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HARRY ANDERSON (1871-1951)

Inducted in 2000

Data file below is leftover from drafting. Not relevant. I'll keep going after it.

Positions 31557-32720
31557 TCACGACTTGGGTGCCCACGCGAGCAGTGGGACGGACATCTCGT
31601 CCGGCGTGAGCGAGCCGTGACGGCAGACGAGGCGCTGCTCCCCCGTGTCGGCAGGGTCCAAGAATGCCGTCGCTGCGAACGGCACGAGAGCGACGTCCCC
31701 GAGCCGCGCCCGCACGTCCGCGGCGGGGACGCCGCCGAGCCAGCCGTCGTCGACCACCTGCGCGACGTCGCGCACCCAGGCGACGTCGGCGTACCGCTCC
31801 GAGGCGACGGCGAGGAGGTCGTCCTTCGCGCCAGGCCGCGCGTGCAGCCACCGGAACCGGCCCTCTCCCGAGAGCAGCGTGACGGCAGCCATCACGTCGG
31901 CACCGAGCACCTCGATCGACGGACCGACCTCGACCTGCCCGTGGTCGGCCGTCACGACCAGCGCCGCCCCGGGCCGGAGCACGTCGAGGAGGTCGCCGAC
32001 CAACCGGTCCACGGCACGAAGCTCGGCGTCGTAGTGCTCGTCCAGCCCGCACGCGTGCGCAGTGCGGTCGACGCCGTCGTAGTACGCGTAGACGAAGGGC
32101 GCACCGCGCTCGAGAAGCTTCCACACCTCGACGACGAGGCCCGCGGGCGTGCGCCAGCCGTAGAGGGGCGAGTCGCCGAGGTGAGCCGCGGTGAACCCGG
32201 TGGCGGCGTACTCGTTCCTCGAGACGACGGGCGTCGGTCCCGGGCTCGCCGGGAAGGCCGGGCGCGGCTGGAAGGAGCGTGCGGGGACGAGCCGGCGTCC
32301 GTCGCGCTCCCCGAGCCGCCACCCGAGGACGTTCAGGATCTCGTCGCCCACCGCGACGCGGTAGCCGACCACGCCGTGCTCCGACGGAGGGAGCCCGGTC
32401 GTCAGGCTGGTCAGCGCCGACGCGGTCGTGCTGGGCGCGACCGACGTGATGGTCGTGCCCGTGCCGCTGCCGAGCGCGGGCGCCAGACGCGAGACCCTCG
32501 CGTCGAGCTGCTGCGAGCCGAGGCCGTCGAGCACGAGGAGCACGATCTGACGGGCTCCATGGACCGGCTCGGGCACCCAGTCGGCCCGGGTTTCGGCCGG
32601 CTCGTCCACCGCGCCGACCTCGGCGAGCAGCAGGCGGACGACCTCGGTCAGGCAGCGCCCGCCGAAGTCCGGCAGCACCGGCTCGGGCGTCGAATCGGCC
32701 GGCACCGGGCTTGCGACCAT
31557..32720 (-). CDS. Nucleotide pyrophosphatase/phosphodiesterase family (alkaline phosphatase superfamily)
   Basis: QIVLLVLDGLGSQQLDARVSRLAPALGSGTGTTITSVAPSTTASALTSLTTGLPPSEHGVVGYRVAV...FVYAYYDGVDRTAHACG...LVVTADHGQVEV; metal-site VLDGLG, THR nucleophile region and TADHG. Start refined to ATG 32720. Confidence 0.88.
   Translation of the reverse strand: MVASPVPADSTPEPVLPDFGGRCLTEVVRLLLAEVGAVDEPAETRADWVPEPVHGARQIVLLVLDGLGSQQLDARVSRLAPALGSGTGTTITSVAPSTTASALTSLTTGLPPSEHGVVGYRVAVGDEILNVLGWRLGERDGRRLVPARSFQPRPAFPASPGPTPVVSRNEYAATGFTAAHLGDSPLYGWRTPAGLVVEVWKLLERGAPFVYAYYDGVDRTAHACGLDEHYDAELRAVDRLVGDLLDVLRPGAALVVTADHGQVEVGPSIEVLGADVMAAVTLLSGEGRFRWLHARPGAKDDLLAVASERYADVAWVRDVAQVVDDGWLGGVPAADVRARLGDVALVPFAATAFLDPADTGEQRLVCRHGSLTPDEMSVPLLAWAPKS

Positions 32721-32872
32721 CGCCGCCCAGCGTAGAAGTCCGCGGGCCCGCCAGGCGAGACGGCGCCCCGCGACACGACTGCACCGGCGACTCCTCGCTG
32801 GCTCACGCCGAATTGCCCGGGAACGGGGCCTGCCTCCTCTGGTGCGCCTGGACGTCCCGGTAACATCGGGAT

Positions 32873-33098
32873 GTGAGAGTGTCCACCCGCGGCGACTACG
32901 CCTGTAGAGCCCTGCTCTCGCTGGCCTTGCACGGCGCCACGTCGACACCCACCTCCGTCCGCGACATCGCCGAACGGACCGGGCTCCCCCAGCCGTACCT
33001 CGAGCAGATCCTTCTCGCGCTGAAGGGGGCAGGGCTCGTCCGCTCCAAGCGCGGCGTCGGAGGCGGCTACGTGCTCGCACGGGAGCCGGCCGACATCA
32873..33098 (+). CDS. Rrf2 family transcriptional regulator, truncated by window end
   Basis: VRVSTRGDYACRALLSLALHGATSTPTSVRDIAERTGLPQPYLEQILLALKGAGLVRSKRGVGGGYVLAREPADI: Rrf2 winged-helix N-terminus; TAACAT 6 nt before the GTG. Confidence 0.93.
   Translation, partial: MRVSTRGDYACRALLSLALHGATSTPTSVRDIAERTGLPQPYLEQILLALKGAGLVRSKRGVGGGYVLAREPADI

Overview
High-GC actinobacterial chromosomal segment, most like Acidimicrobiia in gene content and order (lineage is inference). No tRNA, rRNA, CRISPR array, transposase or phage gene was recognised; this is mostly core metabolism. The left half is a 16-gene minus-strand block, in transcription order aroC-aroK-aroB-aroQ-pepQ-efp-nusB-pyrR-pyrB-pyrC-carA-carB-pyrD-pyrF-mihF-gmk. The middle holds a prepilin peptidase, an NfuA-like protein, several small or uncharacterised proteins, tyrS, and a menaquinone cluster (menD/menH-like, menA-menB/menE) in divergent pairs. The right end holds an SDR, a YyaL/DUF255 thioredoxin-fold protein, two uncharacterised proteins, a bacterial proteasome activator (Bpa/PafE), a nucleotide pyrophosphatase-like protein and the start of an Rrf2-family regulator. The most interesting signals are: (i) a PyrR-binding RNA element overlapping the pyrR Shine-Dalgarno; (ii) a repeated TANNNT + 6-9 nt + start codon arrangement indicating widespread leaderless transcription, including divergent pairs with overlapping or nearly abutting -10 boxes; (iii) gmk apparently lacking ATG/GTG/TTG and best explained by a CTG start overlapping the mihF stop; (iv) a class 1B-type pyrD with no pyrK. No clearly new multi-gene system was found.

Harry andersonHarry Anderson was a “founding father” of the Ellensburg Rodeo. Anderson served on the Rodeo Board from 1923-26 and as its President from 1927-1941. Today, the “Harry Anderson Trophy” is awarded at the Monday Finals to the All-Around Cowboy of the Ellensburg Rodeo. Harry Anderson was born to William P. and Hulda (Border) Anderson in Ohio on February 7, 1871. In 1876, the Andersons returned to Bosquie County, Texas, where they had previously resided (and where Harry’s elder brother Charles Anderson was born). In 1882, Harry and Charles Anderson migrated to Washington Territory to work as cowboys near Walla Walla and, later, Boise. For nearly a decade they worked at running cattle and sheep, riding fences, branding, and roping on the ranges of Idaho and eastern Washington. By 1894, the Andersons had gained enough experience and capital to buy a sheep outfit of their own. They met great success over the next twenty-five years. Harry and Charles Anderson migrated to Kittitas County in 1916 and bought the McClennan and Wilson sheep outfit. They ran sheep on the range between the Kittitas Valley and the Columbia River for five years, selling out in 1921 to the Sanders Brothers. Using the capital from their sheep ventures, the Andersons soon rose to the station of prominent Ellensburg real estate investors; they owned the Olympia block, other prime commercial properties, and Harry’s Moreland Ranch. In 1923, Harry Anderson’s cowboy past and his business acumen made him a prime contact for “Doc” H. F. Pfenning, Leonard Davis, Cliff Kaynor, and other boosters of the Ellensburg Rodeo; they invited Anderson to help organize a “Wild West Show” in Ellensburg. Thus, the former Texas and Idaho cowboy and sheepman found himself a “founding father” of the 1923 Ellensburg Rodeo and subsequently played a crucial role in the first 19 years of the Ellensburg Rodeo. Elected the rodeo’s second President in 1927 (succeeding Bill Fudge), Anderson’s next fifteen years of service were crucial to the development of the Ellensburg Rodeo. “Our show is as good as there exists,” he declared. During Anderson’s Presidency Ellensburg joined the Rodeo Association of American (1930), Red and Rose Wall became primary stock contractors (1931), and the Rodeo Board began to name its own rodeo court (1932). Entries rose to such a great number that the Board introduced “slack” time to accommodate all cowboy competitors. Facilities improved, attendance increased, and the Ellensburg Rodeo firmly established its reputation as one of North American’s best professional rodeos. Old-timers remember Harry Anderson’s crucial negotiations and dealings during the “Cowboy Turtles” union strike of 1937. The Turtles (today’s Professional Rodeo Cowboys Association) had legitimate grievances about prize money and judging, and Anderson supported their cause. But he also opposed their boycott strategy and defied them by declaring the show had to go on. Although the 1937 Ellensburg Rodeo did not feature its usual array of talent, Anderson combined independent Turtles with other regional (including Canadian) cowboys to produce a professional show. Meanwhile, during the 1930s and 40s, Anderson served as a judge at major rodeos throughout North America, including Toronto, Cleveland, Buffalo, and New York City’s famed Madison Square Garden Rodeo. In 1941, Harry Anderson retired as President of the Ellensburg Rodeo. In his honor, the Rodeo Board created the Harry Anderson All-Around Trophy. Anderson retired to his 105 E 8th Avenue home where he and his wife lived until his March 7, 1951 death at the age of eighty. Harry Anderson’s nineteen-year term of service–four years as Board Member and fifteen years as President–stands unrivaled in the seventy-eight year history of the Ellensburg Rodeo.